Have you ever been struck by another vehicle and the car you are in starts to spin and you have no control over where it is going or where it winds up stopping or what it might collide with in the in-between? I have and it is just that kind of feeling – that loss of control- that is maybe my biggest fear.
Watching the news the last several weeks has been akin to the spinning car as we have all watched the global domino affect of COVID-19 feeling helpless in our living rooms unless, that is, you are in health care and then it is a different kind of spinning out of control they are experiencing.
My biggest fear, other than the common ones like something happening to my children, are situations where I feel I am not in control. Hmmm. Does that mean I am a controlling person? What would the origin of this fear be? What parts of life does this affect?
I am not a drinker or a drug user. It never appealed to me for a variety of reasons, the main one being I cannot imagine not being in control of what I do or say and perhaps hurting myself or others. That thought pretty much scares me to death. It makes me feel vulnerable and at risk.
Having witnessed adults not in control due to substance abuse while growing up, I decided early on I never wanted to be that person. This could be the origin of my fear when I am in situations over which I have no control.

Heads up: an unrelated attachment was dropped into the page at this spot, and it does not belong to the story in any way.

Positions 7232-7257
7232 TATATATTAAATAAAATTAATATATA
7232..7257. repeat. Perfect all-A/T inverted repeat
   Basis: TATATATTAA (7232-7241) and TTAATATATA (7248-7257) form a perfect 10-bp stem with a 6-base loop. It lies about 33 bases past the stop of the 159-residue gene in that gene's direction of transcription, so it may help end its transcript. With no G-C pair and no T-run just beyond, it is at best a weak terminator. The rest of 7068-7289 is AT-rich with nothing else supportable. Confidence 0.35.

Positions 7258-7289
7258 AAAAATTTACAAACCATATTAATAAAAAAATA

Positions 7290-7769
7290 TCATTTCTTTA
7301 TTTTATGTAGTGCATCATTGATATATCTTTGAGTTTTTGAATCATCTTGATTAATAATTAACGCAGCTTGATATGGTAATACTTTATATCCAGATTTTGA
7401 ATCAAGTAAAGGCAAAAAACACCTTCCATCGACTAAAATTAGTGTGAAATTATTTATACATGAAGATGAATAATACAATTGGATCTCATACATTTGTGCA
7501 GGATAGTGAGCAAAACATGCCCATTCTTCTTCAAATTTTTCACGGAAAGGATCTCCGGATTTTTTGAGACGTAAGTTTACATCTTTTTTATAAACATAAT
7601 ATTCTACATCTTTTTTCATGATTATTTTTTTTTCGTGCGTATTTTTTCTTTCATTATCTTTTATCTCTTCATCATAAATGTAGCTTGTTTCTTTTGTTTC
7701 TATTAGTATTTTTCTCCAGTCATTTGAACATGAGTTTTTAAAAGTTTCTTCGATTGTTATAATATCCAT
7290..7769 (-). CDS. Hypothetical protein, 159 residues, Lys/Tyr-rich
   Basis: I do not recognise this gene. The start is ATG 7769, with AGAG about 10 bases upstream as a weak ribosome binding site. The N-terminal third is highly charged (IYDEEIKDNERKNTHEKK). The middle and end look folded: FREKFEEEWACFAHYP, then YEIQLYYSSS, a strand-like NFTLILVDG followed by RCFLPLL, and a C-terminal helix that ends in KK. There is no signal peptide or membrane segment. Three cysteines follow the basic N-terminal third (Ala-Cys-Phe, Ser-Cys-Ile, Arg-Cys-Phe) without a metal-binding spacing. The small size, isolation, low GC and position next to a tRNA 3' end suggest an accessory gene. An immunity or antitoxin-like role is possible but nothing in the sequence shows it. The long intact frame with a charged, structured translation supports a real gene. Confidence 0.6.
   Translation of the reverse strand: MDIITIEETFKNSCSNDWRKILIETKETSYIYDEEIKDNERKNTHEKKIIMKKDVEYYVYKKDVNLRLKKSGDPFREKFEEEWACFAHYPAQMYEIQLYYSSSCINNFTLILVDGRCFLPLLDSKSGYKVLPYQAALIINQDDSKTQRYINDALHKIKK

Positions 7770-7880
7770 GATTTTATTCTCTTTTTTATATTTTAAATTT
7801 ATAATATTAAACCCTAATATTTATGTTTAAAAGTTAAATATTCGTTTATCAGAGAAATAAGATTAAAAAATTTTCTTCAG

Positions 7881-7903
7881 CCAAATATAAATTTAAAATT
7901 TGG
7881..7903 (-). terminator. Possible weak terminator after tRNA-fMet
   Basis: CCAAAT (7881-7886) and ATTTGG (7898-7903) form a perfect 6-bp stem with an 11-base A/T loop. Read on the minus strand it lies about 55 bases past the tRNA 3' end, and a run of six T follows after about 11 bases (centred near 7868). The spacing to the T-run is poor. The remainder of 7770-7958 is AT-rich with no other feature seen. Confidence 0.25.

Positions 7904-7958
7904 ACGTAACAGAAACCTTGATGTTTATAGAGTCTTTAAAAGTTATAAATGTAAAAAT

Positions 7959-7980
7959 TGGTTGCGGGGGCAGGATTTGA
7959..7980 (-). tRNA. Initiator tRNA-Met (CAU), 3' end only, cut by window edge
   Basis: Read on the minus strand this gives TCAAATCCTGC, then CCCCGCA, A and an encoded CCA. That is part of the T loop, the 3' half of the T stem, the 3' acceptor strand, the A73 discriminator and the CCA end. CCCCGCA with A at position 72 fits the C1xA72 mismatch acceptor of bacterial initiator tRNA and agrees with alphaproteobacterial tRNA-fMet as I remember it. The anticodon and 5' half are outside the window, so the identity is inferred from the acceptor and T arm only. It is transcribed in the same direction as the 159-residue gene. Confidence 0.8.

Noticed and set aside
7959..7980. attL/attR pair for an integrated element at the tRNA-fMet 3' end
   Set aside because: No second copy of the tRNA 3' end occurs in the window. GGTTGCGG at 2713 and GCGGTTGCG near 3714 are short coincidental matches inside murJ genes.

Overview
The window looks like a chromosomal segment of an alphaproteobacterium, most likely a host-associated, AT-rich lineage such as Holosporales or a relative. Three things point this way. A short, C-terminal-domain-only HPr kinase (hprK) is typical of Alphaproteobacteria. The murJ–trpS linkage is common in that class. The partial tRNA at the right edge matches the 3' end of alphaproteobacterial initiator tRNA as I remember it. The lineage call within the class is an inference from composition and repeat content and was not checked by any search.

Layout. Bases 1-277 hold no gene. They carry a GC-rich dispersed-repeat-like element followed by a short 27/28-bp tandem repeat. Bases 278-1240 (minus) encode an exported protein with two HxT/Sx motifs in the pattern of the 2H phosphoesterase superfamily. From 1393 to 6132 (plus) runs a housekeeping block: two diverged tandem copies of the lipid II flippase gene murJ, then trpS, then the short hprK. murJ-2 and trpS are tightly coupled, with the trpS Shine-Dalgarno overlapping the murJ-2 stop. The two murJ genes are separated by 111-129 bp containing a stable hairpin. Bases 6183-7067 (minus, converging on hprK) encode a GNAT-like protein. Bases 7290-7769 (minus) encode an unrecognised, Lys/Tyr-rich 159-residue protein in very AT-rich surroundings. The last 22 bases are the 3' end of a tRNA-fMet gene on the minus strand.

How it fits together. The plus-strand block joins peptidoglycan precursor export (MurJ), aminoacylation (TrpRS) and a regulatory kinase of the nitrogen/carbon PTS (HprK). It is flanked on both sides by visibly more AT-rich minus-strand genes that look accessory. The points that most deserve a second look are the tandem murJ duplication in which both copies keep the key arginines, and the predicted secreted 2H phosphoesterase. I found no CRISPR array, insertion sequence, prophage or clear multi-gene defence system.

In 1993, we were a young family with sons ages 4 and 7, on the Sunday that our house caught fire while we were gone to church. It was a very cold March day, a dreary day, with snow remaining on the ground from earlier in the week. We stood and watched, I in a skirt and heels, as everything we owned was lost. The house sat back far from the street in a rural area and the fire trucks could not get water there quick enough to save it. It was an old farmhouse and it went up like a torch. We lived in a close-knit community and friends were there while it was still burning asking us about sizes, stuffing money in our pockets and purse and offering their coats as it was so cold that day. There are few things, I would think, that create more a feeling of having lost control of a situation than watching your house burn to the ground. I have to say though that while our house and belongings were gone, the giving and loving spirit of our friends and family was life-giving, sustaining and unforgettable and we have always been grateful.